The Treadle Sewing Machine

on November 27, 2018 in All Roads Lead to Tucker Georgia

Helen Story’s Richmond

In the ‘50s, Helen Story was an enterprising young woman. For $20 she purchased a used Richmond Treadle Sewing Machine from church member, Winnie Gravitt. With that Richmond she kept her three daughters well dressed – and entertained.

We watched her change thread, fill the bobbin and sew in zippers with the speed of light. Watching the bobbin fill was mesmerizing. Helen slowed down when pulling a thread through a piece of hemmed cloth making a “pretty little ruffle.” She smiled as though surprised – every time. Not much she couldn’t do, but make button holes. With a stack of gingham and seersucker, she walked across Morgan Road to Aunt Sarah’s house. In a day or so Sarah returned the clothes with button holes. Good as store bought. It took a special feature for button hole-makers that the antiquated Richmond did not offer.

But what she had Helen perfected. Hours on end her feet powered that machine to a fine hum. We took turns sitting on the Richmond foot-petal, atop her feet and went for a ride, mindful not to grab the big wheel. A lesson learned the hard way.

My mother was an organizer labeling every article of clothing down to the white socks, pink thread for Patricia, always blue for me and yellow for Barbara. Just a few stitches of our favorite color and that article was assigned to rightful owner, making laundry day a breeze.

Diane and Patricia, halter-shorts by Helen Story

Waste not want not was her motto. Only one Simplicity Pattern purchased for her 3 daughters. She cautiously cut out the tissue paper pattern. Positioned it on material laid out on the kitchen table, careful to crowd the pieces in as much as possible. Cut, then took the pieces to the sewing machine. There we watched her every move. Serious she was. With the rider of the foot-petal determined and positioned on her feet, Helen started slowly, then as a powerful locomotive she gave it more steam, then take off time. That’s when she bit her lip as her big brown eyes focused on the foot-feed. Time for silence except for the Richmond whirl.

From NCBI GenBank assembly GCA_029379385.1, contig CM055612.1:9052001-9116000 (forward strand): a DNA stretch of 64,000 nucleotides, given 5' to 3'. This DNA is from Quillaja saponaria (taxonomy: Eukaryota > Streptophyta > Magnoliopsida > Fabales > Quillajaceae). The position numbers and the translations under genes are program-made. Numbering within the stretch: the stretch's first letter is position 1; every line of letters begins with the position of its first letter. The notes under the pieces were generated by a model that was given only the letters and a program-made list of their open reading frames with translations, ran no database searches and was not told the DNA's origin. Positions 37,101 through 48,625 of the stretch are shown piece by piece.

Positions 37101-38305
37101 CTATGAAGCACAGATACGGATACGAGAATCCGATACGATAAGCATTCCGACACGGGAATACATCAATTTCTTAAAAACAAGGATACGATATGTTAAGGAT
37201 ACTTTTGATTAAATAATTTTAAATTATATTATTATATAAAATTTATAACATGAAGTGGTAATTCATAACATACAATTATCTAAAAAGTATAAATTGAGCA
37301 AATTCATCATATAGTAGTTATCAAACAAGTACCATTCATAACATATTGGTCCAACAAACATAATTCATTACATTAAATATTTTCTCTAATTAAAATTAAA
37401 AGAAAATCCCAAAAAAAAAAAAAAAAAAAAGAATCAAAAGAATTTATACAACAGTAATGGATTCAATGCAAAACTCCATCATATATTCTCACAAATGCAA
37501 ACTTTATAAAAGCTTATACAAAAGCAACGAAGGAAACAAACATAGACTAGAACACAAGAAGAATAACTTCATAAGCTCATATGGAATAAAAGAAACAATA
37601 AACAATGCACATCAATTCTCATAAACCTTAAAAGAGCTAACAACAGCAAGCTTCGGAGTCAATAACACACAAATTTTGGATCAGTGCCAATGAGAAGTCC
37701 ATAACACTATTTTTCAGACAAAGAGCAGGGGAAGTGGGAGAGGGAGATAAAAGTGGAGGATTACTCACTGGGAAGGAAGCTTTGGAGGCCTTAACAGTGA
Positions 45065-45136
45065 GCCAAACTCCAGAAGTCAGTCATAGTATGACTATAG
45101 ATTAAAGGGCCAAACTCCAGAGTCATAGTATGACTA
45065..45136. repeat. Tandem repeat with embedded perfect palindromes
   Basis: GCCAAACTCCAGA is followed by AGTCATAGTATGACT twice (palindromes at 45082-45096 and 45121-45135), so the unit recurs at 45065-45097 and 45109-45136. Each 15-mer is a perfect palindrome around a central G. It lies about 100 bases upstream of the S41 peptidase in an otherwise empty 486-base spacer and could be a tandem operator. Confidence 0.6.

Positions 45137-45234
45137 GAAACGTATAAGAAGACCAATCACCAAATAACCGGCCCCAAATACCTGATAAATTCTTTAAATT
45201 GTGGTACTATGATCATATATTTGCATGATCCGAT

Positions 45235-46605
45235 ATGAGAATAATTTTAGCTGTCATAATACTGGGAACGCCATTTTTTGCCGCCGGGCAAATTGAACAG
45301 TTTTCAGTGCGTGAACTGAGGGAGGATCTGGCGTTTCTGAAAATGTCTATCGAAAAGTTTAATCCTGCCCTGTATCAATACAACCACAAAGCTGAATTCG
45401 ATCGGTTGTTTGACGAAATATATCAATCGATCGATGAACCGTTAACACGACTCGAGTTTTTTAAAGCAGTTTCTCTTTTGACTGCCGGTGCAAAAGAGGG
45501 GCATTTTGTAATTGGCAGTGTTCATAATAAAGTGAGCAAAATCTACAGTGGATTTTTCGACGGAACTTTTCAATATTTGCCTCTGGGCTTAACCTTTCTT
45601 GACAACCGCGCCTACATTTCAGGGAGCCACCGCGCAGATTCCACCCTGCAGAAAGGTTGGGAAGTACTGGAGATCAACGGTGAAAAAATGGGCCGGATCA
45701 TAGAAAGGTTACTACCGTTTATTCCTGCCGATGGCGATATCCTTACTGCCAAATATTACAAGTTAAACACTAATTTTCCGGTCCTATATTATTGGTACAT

With the hum quiet, magically a halter top appeared. Hum a little more, the shorts appeared. Question. What color rick-rack? She listened to our in-put then made her decision. Sometimes we won, sometimes not. Helen had an eye for color but kept in mind our favorites. But first the owner of the new outfit had to be determined. That’s when she snapped her fingers to the tune of no-nonsense. Though she’s been deceased for 10 years, I can still hear it. We lined up in pecking order. Whoever the outfit fit – was the proud owner.

Diane, Barbara and Patricia Story

If the piece fit me – Diane – the middle girl, it was mine. Then she laid the used pattern piece on the remaining material on the kitchen table. She cut a couple inches wide for Patricia. Then she folded her paper pattern in a couple inches to cut smaller pieces for Barbara. If short on material, she worked it like a puzzle to get every inch. Back to the machine. Miraculously, the clothes fit. If not no problem. She had a handy dandy seam ripper and knew how to use it. Alterations no problem for Helen Story.

That is how the little girls of  Tom and Helen Story stayed well dressed for school and church. Yes, she made beautiful little dresses with petite embellishment. Nothing fancy. “Nice for my girls,” is what she wanted.

Thanksgiving of 2018, Helen Story much on my mind as I prepared her recipes. Then I read about disappearing treadle sewing machines by Southern Writer, Tom Poland. Mama got a little closer. I opened the put-away sewing machine, now used as a table in the guest room. With a damp cloth, I dusted the cabinet including that big wheel that bit my fingers. Looking at the foot-petal I realized how tiny we were then. I carefully put my hand in the well and grabbed hold of the cold iron machine hidden so many years. And there it was, Helen Story’s $20 innovative clothing store for her daughters, Patricia, Diane and Barbara. Thank you Mama; you made us look so “nice.”

 

 

 

 

 

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